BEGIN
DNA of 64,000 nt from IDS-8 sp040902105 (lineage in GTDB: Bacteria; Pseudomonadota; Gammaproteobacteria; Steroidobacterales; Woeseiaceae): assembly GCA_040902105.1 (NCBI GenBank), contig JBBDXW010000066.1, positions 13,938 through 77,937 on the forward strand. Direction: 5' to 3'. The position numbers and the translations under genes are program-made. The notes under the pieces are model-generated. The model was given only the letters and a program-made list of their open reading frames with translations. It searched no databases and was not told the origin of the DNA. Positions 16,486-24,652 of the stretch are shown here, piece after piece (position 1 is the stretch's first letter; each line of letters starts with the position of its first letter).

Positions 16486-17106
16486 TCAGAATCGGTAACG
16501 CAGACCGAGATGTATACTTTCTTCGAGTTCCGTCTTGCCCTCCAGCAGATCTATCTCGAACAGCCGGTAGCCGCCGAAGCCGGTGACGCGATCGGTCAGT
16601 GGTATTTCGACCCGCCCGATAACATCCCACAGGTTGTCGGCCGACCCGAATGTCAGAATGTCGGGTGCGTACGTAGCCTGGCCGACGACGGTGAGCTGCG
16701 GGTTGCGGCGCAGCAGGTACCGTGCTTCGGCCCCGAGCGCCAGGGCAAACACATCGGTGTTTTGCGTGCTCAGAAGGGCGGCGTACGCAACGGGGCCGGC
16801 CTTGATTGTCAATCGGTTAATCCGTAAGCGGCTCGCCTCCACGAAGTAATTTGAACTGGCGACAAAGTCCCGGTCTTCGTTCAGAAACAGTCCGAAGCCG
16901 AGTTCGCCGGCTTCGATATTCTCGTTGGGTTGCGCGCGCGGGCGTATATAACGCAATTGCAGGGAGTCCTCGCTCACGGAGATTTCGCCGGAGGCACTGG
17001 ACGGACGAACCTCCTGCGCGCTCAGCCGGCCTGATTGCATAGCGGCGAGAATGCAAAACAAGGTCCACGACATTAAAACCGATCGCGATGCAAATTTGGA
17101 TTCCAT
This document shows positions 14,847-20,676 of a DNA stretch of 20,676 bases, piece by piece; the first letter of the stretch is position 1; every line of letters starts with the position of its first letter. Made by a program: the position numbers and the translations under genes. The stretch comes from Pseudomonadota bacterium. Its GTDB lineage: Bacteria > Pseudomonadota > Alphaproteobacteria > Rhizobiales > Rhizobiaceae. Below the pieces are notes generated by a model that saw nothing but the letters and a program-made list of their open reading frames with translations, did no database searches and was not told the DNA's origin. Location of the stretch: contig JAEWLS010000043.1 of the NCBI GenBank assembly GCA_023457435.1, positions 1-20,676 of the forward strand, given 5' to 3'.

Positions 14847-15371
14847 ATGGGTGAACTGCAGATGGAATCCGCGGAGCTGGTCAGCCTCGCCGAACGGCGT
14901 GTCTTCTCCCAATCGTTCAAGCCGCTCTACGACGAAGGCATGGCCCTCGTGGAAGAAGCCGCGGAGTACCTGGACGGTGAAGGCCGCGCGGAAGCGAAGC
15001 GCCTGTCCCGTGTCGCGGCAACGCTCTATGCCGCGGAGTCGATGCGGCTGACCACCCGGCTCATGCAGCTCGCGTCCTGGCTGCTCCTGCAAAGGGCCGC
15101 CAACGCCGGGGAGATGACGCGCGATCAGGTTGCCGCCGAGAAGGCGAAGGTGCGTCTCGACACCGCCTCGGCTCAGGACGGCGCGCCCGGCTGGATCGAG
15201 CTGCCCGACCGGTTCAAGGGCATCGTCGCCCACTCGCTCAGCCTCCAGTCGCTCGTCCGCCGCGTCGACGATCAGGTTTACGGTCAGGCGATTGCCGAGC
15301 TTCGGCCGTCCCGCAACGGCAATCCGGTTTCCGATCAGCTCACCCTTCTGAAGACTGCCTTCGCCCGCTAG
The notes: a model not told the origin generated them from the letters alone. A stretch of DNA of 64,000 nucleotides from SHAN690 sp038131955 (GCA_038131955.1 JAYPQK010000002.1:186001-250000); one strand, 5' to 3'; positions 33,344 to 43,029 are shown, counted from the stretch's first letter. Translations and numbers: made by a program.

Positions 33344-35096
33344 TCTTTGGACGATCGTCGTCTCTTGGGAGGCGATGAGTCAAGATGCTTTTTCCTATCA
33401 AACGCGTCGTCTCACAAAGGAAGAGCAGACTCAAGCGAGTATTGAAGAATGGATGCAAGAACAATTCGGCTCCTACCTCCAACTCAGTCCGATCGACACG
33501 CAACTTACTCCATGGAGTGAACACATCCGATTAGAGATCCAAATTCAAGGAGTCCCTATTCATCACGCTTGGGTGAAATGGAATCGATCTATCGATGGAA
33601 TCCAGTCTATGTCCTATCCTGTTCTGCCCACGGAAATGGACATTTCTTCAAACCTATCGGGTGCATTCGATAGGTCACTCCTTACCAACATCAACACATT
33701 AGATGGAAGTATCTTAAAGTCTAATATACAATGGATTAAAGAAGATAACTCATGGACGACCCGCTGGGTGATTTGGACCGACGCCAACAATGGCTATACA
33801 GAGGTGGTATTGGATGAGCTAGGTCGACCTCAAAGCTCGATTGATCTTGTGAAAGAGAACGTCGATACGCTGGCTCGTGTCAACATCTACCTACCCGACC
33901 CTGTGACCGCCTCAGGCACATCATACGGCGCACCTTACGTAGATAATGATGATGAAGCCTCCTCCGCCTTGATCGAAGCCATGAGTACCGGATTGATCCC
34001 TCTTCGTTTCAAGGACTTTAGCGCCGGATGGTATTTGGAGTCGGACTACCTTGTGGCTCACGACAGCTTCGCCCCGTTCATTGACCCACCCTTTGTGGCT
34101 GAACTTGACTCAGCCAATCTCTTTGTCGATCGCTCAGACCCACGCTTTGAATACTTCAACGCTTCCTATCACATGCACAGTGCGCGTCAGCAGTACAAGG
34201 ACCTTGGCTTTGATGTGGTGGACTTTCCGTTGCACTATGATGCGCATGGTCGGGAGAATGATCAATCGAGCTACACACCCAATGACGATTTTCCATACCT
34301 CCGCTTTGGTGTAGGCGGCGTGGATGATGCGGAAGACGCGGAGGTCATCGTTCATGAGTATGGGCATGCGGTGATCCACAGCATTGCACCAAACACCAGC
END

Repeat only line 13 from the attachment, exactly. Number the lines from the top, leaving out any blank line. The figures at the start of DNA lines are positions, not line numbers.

14847 ATGGGTGAACTGCAGATGGAATCCGCGGAGCTGGTCAGCCTCGCCGAACGGCGT